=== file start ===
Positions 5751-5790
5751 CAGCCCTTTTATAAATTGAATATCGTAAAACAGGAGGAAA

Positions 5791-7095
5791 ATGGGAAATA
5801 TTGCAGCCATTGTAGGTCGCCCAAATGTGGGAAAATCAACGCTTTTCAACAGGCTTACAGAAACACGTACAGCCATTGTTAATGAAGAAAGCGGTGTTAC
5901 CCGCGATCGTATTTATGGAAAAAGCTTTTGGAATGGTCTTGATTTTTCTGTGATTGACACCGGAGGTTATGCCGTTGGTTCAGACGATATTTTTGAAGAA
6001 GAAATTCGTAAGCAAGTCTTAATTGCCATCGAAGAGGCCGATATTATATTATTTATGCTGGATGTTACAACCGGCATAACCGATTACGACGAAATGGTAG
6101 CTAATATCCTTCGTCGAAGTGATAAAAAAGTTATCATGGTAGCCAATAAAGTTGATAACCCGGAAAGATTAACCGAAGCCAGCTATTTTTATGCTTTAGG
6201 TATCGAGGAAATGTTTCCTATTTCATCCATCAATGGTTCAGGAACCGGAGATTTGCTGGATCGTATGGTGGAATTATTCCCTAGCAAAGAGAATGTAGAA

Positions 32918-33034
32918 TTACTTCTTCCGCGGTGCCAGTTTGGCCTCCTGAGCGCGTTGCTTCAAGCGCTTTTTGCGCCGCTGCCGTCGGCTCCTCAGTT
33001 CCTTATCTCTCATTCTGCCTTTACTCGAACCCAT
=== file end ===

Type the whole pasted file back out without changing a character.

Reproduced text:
Positions 5751-5790
5751 CAGCCCTTTTATAAATTGAATATCGTAAAACAGGAGGAAA

Positions 5791-7095
5791 ATGGGAAATA
5801 TTGCAGCCATTGTAGGTCGCCCAAATGTGGGAAAATCAACGCTTTTCAACAGGCTTACAGAAACACGTACAGCCATTGTTAATGAAGAAAGCGGTGTTAC
5901 CCGCGATCGTATTTATGGAAAAAGCTTTTGGAATGGTCTTGATTTTTCTGTGATTGACACCGGAGGTTATGCCGTTGGTTCAGACGATATTTTTGAAGAA
6001 GAAATTCGTAAGCAAGTCTTAATTGCCATCGAAGAGGCCGATATTATATTATTTATGCTGGATGTTACAACCGGCATAACCGATTACGACGAAATGGTAG
6101 CTAATATCCTTCGTCGAAGTGATAAAAAAGTTATCATGGTAGCCAATAAAGTTGATAACCCGGAAAGATTAACCGAAGCCAGCTATTTTTATGCTTTAGG
6201 TATCGAGGAAATGTTTCCTATTTCATCCATCAATGGTTCAGGAACCGGAGATTTGCTGGATCGTATGGTGGAATTATTCCCTAGCAAAGAGAATGTAGAA

Positions 32918-33034
32918 TTACTTCTTCCGCGGTGCCAGTTTGGCCTCCTGAGCGCGTTGCTTCAAGCGCTTTTTGCGCCGCTGCCGTCGGCTCCTCAGTT
33001 CCTTATCTCTCATTCTGCCTTTACTCGAACCCAT